“The ULI competition has been an amazing experience in collaborating across disciplines and cultures,” the team said in a statement. “Our team became a family through this process, unified by a cohesive vision to reimagine Oakland’s relationship to I-880 and compelled to embody the creative spirit of the city. Guided by our three pillars of health, culture, and connection, we proposed a mixed-income and mixed-use development committed to driving positive social change for Oakland. We are so grateful for this unforgettable journey and will take it with us as we continue working toward building healthier and more equitable urban spaces.”
“Each finalist team presented high-quality and innovative designs that took community revitalization to the next level,” said ULI Hines Jury Chair Lynn Carlton. “The jury was faced with a difficult decision, but ultimately The Stack delivered a winning presentation with a bold approach to planning and design while keeping the past, present, and future of the Oakland community top of mind throughout the process. The Stack would provide an affordable, unique, and more connected place to live, work, and grow as a community, and it serves as a model for cities across the country faced with the impact of highway construction that has divided our communities. I am so proud of every competitor, and I was thrilled to be involved in this incredible program. Thanks to these aspiring planners, designers, architects, and real estate developers, I’m confident the future of real estate will be bright.”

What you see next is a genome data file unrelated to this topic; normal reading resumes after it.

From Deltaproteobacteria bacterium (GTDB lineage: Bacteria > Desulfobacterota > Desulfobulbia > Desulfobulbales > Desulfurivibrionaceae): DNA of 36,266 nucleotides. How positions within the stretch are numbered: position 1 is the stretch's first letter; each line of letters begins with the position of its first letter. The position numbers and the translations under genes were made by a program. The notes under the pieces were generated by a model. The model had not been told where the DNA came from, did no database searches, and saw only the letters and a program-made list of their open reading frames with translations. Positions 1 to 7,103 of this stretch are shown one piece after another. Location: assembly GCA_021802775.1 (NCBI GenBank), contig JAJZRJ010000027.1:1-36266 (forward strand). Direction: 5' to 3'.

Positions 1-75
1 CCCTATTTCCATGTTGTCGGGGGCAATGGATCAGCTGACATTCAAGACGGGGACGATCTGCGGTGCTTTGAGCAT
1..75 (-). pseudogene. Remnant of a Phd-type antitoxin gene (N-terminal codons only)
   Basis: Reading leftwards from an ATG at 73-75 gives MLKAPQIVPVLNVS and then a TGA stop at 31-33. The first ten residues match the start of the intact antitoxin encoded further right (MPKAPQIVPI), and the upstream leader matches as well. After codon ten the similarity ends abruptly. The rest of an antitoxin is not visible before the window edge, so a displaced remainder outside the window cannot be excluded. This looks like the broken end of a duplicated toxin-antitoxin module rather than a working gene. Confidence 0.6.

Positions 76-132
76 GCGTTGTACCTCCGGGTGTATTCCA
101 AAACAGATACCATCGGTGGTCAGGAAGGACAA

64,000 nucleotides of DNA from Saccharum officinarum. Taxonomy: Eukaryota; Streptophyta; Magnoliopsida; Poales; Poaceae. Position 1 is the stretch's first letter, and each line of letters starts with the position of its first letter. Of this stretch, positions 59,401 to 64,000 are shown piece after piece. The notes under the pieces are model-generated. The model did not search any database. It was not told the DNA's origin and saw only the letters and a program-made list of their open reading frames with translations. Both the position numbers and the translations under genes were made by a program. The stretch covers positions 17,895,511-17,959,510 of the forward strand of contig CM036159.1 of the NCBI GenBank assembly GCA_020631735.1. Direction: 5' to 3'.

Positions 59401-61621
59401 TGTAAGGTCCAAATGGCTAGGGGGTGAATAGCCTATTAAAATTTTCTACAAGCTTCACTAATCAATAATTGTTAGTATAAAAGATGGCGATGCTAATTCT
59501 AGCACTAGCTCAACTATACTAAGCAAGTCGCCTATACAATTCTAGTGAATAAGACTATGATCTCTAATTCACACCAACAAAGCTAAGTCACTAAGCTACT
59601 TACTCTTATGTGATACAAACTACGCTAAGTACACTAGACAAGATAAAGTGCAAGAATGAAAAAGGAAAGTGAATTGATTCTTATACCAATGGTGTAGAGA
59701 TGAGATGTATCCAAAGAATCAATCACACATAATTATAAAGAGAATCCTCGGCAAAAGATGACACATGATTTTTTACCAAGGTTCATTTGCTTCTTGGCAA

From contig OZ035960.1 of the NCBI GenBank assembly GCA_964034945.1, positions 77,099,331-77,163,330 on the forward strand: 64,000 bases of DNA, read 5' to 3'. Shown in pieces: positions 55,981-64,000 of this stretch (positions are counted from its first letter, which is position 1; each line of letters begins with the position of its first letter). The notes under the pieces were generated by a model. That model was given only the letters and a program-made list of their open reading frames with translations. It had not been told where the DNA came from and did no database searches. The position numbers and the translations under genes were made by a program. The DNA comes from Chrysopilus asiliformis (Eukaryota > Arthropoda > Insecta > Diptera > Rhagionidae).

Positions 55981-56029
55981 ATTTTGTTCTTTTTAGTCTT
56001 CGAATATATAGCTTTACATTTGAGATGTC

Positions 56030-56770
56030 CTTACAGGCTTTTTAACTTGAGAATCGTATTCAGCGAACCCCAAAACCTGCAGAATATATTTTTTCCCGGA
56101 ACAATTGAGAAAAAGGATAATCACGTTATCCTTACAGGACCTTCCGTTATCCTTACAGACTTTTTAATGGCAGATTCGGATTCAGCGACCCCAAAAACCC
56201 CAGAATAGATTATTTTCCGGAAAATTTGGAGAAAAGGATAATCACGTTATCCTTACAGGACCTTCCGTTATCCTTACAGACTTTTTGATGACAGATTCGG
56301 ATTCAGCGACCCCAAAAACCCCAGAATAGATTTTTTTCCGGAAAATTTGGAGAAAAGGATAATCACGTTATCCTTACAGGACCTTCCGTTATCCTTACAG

The ULI Hines Student Competition was created with a generous endowment from long-time ULI leader Gerald Hines, founder of the Hines real estate organization. The program is part of an ongoing ULI effort to raise interest among young people in creating better communities and improving urban development patterns. The competition encourages cooperation and teamwork—necessary talents in the planning, design, and development of sustainable communities—among future land use professionals and allied professions.